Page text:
Wyoming Rep. Liz Cheney (R) took issue with recent comments made by former Speaker of the House Newt Gingrich (R) in which he suggested that members of the Jan. 6 committee could be put behind bars should Republicans take control of Congress following the 2022 midterm elections.
Gingrich predicted on Sunday during an appearance on Fox News' "Sunday Morning Futures" that Republicans will take back the House and the Senate after the elections, and that the new Congress would potentially jail the committee for its investigation into the Jan. 6, 2021 Capitol riot.
"You're going to have a Republican majority in the House and a Republican majority in the Senate. And all of these people who have been so tough and so mean and so nasty are going to be delivered subpoenas for every document, every conversation, every tweet, every email. Because I think it's clear that these are people who are literally just running over the law, pursuing innocent people," Gingrich said.
The former Speaker went on to say that the committee is "basically a lynch mob" and that U.S. Attorney General Merrick Garland has "joined the lynch mob and is totally misusing the FBI."
"And I think when you have a Republican Congress, this is all going to come crashing down," Gingrich said. "And the wolves are going to find out they are now sheep and they're the ones who are going to face a real risk of, I think, jail for the kind of laws they're breaking."
But Cheney, the vice-chair on the Jan. 6 committee, clapped back by accusing Gingrich of "threatening" members of Congress.
"A former Speaker of the House is threatening jail time for members of Congress who are investigating the violent January 6 attack on our Capitol and our Constitution," Cheney said in a tweet Sunday. "This is what it looks like when the rule of law unravels."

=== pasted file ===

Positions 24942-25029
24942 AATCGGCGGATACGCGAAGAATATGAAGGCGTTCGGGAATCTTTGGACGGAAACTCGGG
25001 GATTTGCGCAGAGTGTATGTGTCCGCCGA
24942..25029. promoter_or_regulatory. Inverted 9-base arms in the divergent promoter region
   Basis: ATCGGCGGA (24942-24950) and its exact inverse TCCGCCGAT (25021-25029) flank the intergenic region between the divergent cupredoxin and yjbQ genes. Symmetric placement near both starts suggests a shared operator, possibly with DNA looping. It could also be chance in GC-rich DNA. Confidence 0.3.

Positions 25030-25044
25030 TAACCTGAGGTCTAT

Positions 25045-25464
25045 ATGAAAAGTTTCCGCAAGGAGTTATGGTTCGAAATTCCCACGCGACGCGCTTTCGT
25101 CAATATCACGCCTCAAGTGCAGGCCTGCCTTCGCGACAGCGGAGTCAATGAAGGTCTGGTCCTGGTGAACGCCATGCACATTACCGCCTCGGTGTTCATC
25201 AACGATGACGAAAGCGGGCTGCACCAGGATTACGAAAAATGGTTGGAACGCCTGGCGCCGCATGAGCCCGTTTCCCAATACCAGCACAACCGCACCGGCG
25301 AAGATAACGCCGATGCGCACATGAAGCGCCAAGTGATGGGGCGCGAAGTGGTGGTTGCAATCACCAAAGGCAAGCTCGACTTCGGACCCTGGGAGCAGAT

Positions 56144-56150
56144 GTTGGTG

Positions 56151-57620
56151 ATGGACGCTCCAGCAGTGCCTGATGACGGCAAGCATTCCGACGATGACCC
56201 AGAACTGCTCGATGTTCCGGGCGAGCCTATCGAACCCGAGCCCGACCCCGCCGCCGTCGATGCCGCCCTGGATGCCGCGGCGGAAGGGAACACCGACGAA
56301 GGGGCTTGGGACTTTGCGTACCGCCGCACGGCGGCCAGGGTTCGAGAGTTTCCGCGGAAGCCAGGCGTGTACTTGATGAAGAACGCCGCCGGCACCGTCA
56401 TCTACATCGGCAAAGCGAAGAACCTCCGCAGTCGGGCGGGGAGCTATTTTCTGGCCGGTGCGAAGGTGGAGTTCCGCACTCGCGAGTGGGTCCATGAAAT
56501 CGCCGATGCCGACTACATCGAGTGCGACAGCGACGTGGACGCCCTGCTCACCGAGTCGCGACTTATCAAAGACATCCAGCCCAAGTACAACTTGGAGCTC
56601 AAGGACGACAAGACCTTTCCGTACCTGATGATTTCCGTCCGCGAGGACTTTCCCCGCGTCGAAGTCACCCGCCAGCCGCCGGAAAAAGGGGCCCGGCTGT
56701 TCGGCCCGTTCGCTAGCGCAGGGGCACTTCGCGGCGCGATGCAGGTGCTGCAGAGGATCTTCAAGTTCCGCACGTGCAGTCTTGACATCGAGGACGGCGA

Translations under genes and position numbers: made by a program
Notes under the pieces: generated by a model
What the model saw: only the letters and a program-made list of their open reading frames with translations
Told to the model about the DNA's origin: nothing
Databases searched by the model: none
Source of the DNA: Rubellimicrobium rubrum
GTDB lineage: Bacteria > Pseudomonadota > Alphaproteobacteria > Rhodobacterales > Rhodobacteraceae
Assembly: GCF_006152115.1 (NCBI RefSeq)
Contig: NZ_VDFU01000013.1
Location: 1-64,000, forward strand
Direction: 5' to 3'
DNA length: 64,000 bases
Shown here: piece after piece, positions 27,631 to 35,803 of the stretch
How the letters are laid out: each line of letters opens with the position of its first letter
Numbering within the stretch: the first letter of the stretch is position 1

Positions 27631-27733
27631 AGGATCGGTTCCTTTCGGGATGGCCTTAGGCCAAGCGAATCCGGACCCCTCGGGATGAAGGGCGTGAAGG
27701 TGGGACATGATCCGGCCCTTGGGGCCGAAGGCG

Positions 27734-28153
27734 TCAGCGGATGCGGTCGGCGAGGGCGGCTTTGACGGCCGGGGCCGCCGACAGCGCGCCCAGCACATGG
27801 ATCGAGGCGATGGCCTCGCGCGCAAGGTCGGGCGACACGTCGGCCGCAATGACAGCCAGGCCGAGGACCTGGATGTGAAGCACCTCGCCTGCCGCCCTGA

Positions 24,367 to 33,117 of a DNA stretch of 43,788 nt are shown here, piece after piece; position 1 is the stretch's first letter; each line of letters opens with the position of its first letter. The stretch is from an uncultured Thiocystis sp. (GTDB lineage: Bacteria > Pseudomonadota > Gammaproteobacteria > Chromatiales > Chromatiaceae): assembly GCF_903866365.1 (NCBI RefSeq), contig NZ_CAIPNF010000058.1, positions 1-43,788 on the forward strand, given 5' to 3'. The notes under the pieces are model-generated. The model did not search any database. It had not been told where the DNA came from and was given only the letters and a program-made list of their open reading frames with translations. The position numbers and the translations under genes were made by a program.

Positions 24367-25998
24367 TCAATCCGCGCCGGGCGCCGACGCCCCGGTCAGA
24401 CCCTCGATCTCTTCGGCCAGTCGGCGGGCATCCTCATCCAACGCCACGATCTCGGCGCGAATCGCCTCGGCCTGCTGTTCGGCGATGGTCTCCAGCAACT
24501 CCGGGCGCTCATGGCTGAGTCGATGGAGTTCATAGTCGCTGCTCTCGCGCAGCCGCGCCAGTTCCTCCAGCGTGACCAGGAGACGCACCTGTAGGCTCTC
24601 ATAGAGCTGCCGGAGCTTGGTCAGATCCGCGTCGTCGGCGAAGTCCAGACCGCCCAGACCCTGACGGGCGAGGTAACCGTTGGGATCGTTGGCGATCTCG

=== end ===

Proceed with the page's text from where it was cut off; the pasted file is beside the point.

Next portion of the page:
Cheney and Illinois Rep. Adam Kinzinger (R) are the only Republicans serving on the Jan. 6 committee.
The committee has been investigating what led to the Jan. 6 Capitol attack over the last several months, speaking with numerous allies of former President Donald Trump to determine whether his claims of a stolen 2020 election prompted the events that unfolded at the Capitol.
Among those the committee has sought conversations with include then-White House chief of staff Mark Meadows and former White House adviser Steve Bannon, who have both been issued subpoenas, then-White House press secretary Kayleigh McEnany, who recently spoke virtually with the panel and Trump's daughter Ivanka Trump, who was sent a letter last week asking that she voluntarily appear in front of the committee next month to discuss any conversations she had on Jan. 6, 2021 with the former president and any conversations she witnessed between him and then-Vice President Mike Pence.